On June 19th, Wordfence Threat Intelligence team discovered a vulnerability present in Comments – wpDiscuz, a WordPress plugin installed on over 80,000 sites. This flaw gave unauthenticated attackers the ability to upload arbitrary files, including PHP files, and achieve remote code execution on a vulnerable site’s server.

We initially reached out to the plugin’s developer on June 18, 2020, and after establishing an appropriate communication channel, we provided the full disclosure details on June 19, 2020. The developers responded on June 20, 2020 to let us know a patch would be coming in version 7.0.4. After several follow-ups, an initial patch was released on July 19, 2020, and a sufficient patch was released on July 23, 2020.

This vulnerability was introduced in the plugin’s latest major version update.This is considered a critical security issue that could lead to remote code execution on a vulnerable site’s server. If you are running any version from 7.0.0 to 7.0.4 of this plugin, we highly recommend updating to the patched version, 7.0.5, immediately.

Both Wordfence Premium and free users are protected by any attacks attempting to exploit this vulnerability due to the firewall’s built-in malicious file upload protection.

Description: Arbitrary File Upload
Affected Plugin: Comments – wpDiscuz
Plugin Slug: wpdiscuz
Affected Versions: 7.0.0 – 7.0.4
CVE ID: Pending.
CVSS Score: 10.0 (CRITICAL)
CVSS Vector: CVSS:3.1/AV:N/AC:L/PR:N/UI:N/S:C/C:H/I:H/A:H
Fully Patched Version: 7.0.5

wpDiscuz is a plugin designed to create responsive comment areas on WordPress installations. It allows users to discuss topics and easily customize their comments using a rich text editor. In the latest overhaul of the plugin, versions 7.x.x, they added the ability to include image attachments in comments which are uploaded to the site and included in the comments. Unfortunately, the implementation of this feature lacked security protections creating a critical vulnerability.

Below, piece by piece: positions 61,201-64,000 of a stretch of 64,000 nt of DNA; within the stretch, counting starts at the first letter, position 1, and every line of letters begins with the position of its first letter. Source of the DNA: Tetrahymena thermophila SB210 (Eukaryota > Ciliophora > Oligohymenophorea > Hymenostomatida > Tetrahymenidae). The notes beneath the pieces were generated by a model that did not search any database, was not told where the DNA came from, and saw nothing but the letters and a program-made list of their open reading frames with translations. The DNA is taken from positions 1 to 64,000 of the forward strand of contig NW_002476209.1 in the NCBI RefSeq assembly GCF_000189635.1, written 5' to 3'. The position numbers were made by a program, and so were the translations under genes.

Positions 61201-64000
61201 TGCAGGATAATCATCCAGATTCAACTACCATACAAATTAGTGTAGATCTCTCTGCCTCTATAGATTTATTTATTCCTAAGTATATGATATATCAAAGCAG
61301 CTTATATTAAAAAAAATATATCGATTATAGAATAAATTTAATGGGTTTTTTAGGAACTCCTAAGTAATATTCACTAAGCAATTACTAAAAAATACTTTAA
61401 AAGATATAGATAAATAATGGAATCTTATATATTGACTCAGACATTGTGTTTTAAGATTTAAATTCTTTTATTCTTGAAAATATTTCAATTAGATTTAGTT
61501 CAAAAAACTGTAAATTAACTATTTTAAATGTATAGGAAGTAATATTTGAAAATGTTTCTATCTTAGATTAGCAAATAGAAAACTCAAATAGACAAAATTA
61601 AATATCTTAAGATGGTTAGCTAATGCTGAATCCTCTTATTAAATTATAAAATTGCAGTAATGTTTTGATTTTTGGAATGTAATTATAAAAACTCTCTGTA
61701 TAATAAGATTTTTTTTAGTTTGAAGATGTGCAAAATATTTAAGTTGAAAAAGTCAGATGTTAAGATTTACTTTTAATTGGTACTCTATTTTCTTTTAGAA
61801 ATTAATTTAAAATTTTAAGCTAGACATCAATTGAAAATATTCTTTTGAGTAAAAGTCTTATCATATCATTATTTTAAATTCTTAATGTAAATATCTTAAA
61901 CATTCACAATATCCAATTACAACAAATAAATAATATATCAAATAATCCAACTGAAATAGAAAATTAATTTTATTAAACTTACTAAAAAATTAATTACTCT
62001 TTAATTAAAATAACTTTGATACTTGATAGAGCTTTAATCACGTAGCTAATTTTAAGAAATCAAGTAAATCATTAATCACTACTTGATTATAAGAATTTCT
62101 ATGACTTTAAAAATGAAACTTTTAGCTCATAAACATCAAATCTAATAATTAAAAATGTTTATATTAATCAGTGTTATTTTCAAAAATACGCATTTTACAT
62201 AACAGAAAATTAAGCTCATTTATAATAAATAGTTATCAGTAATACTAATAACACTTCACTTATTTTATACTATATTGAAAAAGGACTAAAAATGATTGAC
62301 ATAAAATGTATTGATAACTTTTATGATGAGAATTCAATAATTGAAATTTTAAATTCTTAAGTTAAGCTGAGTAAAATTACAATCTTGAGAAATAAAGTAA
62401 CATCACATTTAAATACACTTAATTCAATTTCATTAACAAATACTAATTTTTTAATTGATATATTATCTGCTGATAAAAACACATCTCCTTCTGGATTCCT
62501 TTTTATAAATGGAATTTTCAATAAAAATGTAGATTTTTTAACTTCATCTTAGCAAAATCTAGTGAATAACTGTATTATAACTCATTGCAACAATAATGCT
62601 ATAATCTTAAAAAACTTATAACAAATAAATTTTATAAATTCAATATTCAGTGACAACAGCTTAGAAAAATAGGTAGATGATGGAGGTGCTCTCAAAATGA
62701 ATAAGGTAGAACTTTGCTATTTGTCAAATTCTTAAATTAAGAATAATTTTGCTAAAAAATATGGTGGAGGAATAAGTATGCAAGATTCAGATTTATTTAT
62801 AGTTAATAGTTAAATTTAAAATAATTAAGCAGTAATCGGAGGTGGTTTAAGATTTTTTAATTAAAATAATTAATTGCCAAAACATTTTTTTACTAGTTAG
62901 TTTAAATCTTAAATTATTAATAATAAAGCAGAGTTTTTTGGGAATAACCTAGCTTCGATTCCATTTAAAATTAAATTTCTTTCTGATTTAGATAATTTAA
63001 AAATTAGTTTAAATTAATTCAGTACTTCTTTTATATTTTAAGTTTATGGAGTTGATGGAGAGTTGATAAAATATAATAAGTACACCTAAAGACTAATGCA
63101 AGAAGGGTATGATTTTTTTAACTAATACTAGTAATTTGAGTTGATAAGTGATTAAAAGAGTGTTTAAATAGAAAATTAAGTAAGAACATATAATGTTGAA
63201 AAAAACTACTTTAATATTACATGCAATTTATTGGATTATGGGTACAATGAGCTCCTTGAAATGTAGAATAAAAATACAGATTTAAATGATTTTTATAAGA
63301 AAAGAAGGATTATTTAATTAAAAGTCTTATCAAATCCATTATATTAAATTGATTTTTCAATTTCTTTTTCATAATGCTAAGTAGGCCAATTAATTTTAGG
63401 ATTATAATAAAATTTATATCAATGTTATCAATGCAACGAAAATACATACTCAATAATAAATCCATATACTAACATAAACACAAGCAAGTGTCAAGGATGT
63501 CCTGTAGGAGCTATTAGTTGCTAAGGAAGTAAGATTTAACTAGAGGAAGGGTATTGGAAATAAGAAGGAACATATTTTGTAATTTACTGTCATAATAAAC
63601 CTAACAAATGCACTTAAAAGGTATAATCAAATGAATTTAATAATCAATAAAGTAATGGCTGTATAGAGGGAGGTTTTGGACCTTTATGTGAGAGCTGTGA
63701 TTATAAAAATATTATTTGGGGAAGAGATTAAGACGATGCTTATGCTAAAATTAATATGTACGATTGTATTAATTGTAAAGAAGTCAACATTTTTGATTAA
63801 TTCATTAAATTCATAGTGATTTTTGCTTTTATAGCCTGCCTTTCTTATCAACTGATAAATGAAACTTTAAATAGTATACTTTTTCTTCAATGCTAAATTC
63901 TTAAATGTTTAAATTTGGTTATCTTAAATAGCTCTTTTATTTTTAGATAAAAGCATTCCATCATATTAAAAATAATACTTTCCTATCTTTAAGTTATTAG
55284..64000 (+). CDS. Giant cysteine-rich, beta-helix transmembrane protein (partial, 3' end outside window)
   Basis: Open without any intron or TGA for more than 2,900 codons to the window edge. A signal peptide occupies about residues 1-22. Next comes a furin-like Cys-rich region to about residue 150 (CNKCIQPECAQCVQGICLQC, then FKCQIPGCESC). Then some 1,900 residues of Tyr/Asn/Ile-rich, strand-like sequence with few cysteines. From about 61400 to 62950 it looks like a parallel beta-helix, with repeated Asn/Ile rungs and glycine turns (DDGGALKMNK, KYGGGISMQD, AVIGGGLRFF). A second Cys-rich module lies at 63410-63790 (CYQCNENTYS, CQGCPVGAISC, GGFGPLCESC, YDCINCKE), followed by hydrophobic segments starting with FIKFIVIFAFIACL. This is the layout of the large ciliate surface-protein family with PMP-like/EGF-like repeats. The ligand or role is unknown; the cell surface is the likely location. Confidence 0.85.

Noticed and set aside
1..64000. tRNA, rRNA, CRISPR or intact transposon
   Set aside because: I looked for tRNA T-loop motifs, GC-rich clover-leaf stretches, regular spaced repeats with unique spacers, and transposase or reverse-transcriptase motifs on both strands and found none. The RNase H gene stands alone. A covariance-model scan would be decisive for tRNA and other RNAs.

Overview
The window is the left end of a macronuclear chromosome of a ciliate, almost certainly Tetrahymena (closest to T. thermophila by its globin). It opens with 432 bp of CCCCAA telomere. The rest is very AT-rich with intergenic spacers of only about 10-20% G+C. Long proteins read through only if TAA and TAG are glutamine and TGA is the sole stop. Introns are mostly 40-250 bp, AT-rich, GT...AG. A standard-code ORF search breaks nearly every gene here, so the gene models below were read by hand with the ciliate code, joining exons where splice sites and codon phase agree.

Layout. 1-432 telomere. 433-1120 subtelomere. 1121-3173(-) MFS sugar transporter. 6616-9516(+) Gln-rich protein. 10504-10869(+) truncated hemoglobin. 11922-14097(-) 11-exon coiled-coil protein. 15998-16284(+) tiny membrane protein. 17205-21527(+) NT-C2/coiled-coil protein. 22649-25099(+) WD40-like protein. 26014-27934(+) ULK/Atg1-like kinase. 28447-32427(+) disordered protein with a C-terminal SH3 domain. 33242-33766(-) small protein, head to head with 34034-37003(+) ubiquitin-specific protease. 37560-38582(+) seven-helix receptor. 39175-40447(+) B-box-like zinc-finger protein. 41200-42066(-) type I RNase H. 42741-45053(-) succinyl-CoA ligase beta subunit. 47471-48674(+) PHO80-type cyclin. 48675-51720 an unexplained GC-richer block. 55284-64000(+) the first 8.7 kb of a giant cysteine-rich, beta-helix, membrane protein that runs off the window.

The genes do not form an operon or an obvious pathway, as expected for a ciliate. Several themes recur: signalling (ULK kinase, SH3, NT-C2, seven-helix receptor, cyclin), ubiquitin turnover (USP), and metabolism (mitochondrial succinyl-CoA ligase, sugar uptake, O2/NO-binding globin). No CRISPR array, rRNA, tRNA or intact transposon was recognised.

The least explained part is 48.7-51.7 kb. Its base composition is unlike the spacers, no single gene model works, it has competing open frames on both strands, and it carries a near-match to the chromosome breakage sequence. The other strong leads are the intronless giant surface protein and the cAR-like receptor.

The wpDiscuz comments are intended to only allow image attachments. However, due to the file mime type detection functions that were used, the file type verification could easily be bypassed, allowing unauthenticated users the ability to upload any type of file, including PHP files.

Retrieving the Mime Type

The ‘getMimeType’ function used three different methods to determine a file’s mime type. The first check used mime_content_type, which determines a file’s type based on the file’s content. If that PHP function wasn’t available, it would use finfo_file, which also determines a file’s mime type based on the file’s content. Finally, if that function wasn’t available, then it would use wp_check_filetype, which is a WordPress-specific filetype check that determines a file’s mime type based on the file’s name and matches it against a built-in list of allowed file types.

Most files begin with several so-called “Magic Bytes” which are a specific signature that can be used to determine their Mime type. Unfortunately, due to how PHP processes files, it ignores everything in the file before the opening <?php tag. As such, the first two functions used could easily allow for files to be spoofed and appear as allowed image files simply by adding image-specific magic bytes. For example, a user could insert the magic-bytes for a .png file, 89 50 4E 47 0D 0A 1A 0A, at the beginning of a PHP file and fool the first two functions.

 

foreach ($files as $file) {
  $error = false;
  $extension = pathinfo($file["name"], PATHINFO_EXTENSION);
  $mimeType = $this->getMimeType($file, $extension);
…

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private function getMimeType($file, $extension) {